The following is a written preview of our new Q&A style podcast where Pastor Foley takes questions related to the Whole Life Offering discipleship training model. Subscribe now!
Q: One of the key things we learn about in Healing and Comforting is the danger of self-centered prayers. The message we portray when we pray this way is that we believe in a being who, if we’re good enough, is going to grant our wishes. What are the things that we should be praying for and how we can go about learning to pray better (i.e. more Biblical)?
A: We have a tendency when we get sick to become very focused on ourselves. So what does the church across Christian history do to be able to deal with this? It reminds us that no matter what our physical situation is, we can pray for other people and be a meaningful part of the kingdom of God working on Earth. That’s pretty exciting! There’s already a shift there from saying, “My nose feels kind of stuffy today” to saying, “Even though my nose feels stuffy today, I can still impact the work of God.”
Prayer is our permission. We invite and invoke the presence of God to be active in those specific areas of our lives and the lives of other people. Healing prayer, unfortunately, tends to be synonymous with very self-centered prayer: “Lord, I am really sick; therefore, heal me.” Is there anything wrong with that? No. Is it sufficient as a prayer life? No. The more you get sucked into that kind of prayer, the more efficacy is lost. That kind of prayer says that in order to be an effective Christian, I have to be healthy, I can’t be in debt, etc. Wow! That’s symptomatic of the way the church thinks today.
Karl Barth, the great theologian of the last century, said we have a human inclination to constantly look inside ourselves and say, “There’s nothing good in there.” God says, “Yes. Obviously. I know. So stop doing it.” Our focus, instead of looking inside and seeing that there’s nothing good in there, is to do what Jesus did. He said, “I only ever do what I see my father doing.” We should do what he calls Peter to do when summoned to walk across the water: we have an unerring focus on Jesus. If we find ourselves focused on anything else, we return our focus to him. And we need not fear that because we’re focused on Jesus that he won’t notice that we’re sick. Trust me, he’ll notice because he is a good father. If we’re not feeling well, the father knows it. So we say, “Lord, I’m turning myself over to you today, but I’m not going to allow my illness to stand in the way of carrying out my responsibility as a minister of the Gospel. I’ll pray for my own needs, but it will always be part of interceding for the needs of others.”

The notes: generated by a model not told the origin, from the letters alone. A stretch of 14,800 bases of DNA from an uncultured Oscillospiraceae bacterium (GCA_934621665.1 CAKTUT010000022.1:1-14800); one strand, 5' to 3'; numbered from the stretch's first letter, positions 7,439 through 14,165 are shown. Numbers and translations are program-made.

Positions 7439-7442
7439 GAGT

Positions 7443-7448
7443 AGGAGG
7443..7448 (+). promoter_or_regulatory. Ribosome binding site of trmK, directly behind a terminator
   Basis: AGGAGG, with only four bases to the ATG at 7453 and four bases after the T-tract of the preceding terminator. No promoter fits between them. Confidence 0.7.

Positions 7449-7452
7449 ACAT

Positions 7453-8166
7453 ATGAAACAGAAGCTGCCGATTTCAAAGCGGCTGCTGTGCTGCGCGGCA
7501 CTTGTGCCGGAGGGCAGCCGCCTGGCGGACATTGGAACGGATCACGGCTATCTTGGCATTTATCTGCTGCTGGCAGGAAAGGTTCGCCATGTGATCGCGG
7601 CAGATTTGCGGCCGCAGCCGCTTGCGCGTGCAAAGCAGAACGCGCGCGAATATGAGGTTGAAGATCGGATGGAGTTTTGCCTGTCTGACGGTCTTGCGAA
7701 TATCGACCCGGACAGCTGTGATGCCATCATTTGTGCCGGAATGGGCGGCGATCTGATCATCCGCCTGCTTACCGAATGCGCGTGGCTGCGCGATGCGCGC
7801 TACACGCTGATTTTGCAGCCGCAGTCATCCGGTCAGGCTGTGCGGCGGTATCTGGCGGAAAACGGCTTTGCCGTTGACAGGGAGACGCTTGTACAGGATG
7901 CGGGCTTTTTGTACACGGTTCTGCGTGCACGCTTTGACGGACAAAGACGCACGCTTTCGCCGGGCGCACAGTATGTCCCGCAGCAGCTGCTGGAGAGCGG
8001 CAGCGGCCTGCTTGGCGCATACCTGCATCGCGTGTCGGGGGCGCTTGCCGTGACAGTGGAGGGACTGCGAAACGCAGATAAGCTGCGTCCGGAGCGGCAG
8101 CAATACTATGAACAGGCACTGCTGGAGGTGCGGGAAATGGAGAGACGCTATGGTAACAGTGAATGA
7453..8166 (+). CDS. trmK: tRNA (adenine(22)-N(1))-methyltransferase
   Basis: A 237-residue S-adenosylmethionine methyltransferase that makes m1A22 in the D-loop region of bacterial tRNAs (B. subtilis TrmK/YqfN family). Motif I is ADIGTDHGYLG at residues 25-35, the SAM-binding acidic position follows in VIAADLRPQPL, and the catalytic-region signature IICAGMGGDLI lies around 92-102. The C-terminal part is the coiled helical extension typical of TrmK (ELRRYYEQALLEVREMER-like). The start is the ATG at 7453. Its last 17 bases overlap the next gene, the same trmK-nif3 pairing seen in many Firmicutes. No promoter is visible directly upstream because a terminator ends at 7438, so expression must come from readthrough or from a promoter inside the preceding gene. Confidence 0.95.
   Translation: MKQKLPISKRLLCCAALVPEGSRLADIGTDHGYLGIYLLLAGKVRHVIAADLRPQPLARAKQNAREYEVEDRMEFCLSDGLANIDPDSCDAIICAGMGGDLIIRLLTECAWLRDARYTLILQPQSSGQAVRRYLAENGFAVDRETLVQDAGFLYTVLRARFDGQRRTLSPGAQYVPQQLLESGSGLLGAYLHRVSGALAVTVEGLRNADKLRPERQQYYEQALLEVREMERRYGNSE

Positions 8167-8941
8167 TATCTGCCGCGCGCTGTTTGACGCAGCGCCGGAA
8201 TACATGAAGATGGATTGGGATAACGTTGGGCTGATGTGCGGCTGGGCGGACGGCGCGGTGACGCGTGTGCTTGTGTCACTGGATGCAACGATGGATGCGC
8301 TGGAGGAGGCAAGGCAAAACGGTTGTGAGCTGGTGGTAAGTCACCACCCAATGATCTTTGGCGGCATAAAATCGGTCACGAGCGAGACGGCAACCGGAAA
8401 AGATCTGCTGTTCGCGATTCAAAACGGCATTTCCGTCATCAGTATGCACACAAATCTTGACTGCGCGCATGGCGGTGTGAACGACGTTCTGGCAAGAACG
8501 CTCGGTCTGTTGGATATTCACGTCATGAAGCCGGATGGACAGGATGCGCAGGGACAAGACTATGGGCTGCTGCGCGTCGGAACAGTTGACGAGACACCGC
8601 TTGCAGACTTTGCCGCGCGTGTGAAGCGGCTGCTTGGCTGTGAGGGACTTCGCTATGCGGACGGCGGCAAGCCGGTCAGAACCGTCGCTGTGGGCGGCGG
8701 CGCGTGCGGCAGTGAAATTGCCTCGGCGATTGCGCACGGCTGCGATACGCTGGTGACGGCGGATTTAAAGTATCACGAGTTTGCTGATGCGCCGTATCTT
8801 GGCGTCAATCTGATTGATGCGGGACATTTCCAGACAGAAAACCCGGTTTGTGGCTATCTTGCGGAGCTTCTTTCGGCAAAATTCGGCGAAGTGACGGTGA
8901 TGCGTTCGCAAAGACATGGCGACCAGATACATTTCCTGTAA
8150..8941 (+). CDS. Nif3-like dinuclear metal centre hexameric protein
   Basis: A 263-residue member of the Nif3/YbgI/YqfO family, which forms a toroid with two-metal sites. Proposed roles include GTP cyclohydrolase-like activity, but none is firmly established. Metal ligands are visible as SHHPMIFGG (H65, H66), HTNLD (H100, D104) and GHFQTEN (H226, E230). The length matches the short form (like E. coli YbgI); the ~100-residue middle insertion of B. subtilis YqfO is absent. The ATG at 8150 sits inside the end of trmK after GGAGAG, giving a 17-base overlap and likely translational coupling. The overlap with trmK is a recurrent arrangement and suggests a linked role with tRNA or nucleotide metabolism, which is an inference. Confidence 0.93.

Q: This is an area that I think a lot of Christians struggle with. If you were to put on a seminar titled, “How to Pray Better” you would sell out! Christians go to church, they pray these self-centered prayers, and they have this feeling or knowledge that they’re not adequate or sufficient. But they don’t know what to do because that’s all they see modeled in the churches they’re in. Previously, you blogged about praying through the hours and praying the Psalms; can you go through that and any other ideas that will help train us to pray better?
A: Your distinction is a good one. We’re not talking about praying “better” as if by praying more eloquently, God hears you more. What we’re saying is that prayer is an integral component to the way that God grows us to fullness in Christ. As a result, we can’t pray to our lowest common denominator which is to be self-focused: only whenever we feel like it, at the times that we don’t have anything better to do, etc. We’re not going to grow that way. So the church has instituted various disciplines like praying through the hours, like prayers we memorize. People say, “Well, if I memorize it, then it’s not authentic,” but that’s absolutely not true. If that were true, we shouldn’t be singing any of the hymns or worship songs in church, we shouldn’t be reciting wedding vows, and we shouldn’t say the pledge of allegiance.
We have a tradition as human beings of knowing that if something is written down you have to make sure you’re not just going through the motions of rote memorization and speaking while your brain goes somewhere else. But the reason why we pray the prayers that the church has entrusted to us over these two thousand years, including the one that Jesus himself entrusted to us, is because we grow into those prayers. They reshape what we think about when we pray and how we pray.
Submit your questions to Pastor Foley by posting a comment or emailing us at firstname.lastname@example.org.